The dark journey into hopelessness seems to reach its zenith with Tomorrow Lies. A brooding, haunting tone is added to by the portentous drumming of Jimmy Keegan and it is with a seemingly heavy heart that you continue to listen to the rest of the bleakly appealing song. Elia Monsef’s definitively middle eastern intonation adds a serious gravitas to proceedings, he sings as if his heart is breaking with every word. There is a huge depth of humanity central to this track, a seriousness that leaves you in no illusion as to the outcome of this painful situation. The instrumentation is dazzlingly precise if somewhat subdued and is a testament to the songwriting skill of Amadeus, he can impose his musical brilliance yet take none of the pathos away. The soaring strings add a sheen of humility and respectfulness and the guitar solo leaves you open mouthed and grief-stricken as it winds around your mind. With a definite notion that a song should close just as well as it opens, the ending is once again quite superb as the beguiling strings and guitar bring it all to a close with a final feeling of hopefulness that belies the rest of the track.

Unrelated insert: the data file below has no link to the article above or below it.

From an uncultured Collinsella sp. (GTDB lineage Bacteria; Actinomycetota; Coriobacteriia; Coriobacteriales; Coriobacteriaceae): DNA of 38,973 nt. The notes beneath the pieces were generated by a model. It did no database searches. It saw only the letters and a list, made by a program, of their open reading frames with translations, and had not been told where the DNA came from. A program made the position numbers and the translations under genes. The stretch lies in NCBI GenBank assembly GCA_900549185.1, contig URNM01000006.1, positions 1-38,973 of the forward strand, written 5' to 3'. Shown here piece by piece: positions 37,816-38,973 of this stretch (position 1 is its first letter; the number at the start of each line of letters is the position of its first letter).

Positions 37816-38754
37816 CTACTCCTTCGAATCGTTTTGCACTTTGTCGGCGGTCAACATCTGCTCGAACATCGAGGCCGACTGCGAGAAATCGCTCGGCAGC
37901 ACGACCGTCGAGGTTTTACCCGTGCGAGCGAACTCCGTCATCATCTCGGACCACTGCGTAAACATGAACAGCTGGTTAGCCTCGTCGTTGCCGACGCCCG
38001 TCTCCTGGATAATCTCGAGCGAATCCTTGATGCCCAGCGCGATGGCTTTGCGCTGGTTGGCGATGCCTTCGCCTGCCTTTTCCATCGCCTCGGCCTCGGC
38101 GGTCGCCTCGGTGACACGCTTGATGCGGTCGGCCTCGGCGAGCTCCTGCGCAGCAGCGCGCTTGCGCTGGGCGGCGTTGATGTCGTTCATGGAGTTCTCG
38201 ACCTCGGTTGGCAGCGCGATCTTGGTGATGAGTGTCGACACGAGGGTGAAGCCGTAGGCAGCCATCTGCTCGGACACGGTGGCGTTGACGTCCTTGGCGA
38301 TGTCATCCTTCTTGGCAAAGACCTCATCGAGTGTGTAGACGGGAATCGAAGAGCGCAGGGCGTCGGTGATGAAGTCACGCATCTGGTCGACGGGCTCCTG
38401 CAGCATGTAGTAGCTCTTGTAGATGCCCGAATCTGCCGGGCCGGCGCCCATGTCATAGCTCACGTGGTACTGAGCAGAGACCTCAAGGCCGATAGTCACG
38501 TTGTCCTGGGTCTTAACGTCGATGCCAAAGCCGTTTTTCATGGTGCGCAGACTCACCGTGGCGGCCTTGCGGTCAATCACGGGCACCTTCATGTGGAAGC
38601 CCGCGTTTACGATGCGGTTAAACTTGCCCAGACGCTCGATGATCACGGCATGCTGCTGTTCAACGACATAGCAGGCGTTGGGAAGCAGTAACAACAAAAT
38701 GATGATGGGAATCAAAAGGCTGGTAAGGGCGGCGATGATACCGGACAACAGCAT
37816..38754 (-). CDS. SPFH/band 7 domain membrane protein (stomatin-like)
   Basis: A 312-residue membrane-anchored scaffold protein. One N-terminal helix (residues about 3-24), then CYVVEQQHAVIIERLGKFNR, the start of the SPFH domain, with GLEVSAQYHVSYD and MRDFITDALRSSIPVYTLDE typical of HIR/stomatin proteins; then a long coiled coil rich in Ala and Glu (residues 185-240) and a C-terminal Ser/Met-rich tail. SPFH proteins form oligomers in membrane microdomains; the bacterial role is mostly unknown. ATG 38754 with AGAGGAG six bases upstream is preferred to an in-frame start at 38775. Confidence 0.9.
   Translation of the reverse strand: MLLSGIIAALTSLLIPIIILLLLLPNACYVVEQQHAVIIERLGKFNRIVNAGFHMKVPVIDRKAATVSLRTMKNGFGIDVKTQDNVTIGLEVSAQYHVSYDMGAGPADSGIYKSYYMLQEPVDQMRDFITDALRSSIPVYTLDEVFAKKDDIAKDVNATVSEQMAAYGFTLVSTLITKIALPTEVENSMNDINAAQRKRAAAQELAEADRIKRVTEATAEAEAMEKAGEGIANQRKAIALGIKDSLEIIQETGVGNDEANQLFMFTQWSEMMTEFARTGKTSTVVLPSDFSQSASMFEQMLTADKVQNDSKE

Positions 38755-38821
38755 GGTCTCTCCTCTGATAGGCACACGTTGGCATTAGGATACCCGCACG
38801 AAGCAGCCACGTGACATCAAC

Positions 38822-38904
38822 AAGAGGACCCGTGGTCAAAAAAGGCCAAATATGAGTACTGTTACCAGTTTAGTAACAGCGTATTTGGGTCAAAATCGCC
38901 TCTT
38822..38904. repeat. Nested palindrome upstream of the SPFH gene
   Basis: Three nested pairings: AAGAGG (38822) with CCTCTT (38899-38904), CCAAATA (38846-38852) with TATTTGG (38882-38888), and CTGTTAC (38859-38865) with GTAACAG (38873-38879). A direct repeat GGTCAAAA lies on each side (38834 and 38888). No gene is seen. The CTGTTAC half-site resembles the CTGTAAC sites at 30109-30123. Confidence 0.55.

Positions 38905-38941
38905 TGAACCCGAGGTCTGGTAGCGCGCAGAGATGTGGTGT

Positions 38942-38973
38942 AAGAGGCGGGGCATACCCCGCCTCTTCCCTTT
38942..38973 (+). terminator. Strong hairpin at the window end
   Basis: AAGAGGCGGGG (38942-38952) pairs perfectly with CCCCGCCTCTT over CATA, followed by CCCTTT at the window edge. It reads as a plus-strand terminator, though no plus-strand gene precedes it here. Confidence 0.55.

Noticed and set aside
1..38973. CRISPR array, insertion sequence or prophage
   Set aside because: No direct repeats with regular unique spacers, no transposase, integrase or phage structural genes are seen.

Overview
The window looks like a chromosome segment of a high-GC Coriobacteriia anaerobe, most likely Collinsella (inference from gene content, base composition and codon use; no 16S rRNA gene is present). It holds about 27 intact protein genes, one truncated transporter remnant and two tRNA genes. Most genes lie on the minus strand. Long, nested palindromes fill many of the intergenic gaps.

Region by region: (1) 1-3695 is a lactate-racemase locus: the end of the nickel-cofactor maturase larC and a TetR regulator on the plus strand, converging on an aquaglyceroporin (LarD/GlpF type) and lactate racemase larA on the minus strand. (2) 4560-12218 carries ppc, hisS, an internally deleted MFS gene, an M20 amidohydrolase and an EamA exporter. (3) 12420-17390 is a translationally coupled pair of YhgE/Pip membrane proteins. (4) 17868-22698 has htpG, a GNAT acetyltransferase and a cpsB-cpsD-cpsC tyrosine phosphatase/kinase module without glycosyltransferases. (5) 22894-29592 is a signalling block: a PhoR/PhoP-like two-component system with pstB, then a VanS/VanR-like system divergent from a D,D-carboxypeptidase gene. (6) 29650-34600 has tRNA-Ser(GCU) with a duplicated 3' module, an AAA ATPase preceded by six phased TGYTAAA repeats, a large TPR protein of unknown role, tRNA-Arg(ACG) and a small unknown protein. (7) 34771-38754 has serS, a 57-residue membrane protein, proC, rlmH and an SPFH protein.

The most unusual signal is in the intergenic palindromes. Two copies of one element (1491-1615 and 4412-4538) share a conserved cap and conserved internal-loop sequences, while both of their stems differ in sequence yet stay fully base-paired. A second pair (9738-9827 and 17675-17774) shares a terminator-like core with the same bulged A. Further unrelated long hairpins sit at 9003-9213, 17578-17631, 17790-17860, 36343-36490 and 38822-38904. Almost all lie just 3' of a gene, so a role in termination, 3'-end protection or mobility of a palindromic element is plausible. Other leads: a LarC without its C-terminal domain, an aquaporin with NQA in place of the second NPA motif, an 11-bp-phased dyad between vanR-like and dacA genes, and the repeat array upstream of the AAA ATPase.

Now onto the longest, and my favourite, track on the album. A sombre Cello opens Lonesome Clown adding a meditative and fretful note to the song. Portentous and mysterious with Anneke’s humming and a slightly off-kilter feel, it really does seem to take you out of any comfort zone you thought you were in and leave your senses reeling, open and raw. The vocal begins, earthy and direct, almost as if a spell is being cast. There is a sinister undertone to all that is happening here and you really feel as if you have been caught of guard and dumped in a musical version of Dante’sInferno. An all knowing presence seems to be at your side edging you on as the song builds, becoming more and more oppressive and yet addictive at the same time. Wickedly controlling it shows the slightly malevolent genius that resides in the mind of Amadeus Awad and is perhaps more progressive and definitely more metal than the other songs on the album. There is an odd, siren like build up that seems to break over a wash of mellifluous keyboards before the sinuous, vividly disturbing guitar solo takes you on a dark journey through your own soul. The outspoken and expressive vocal and acoustic section that follows seems to stand on its own adding another level of finesse before exploding outwards in a shower of inspiration. The song closes with Dan’s expressive voice-over, you take a breath and inwardly applaud, shaking your head in amazement, it is that good.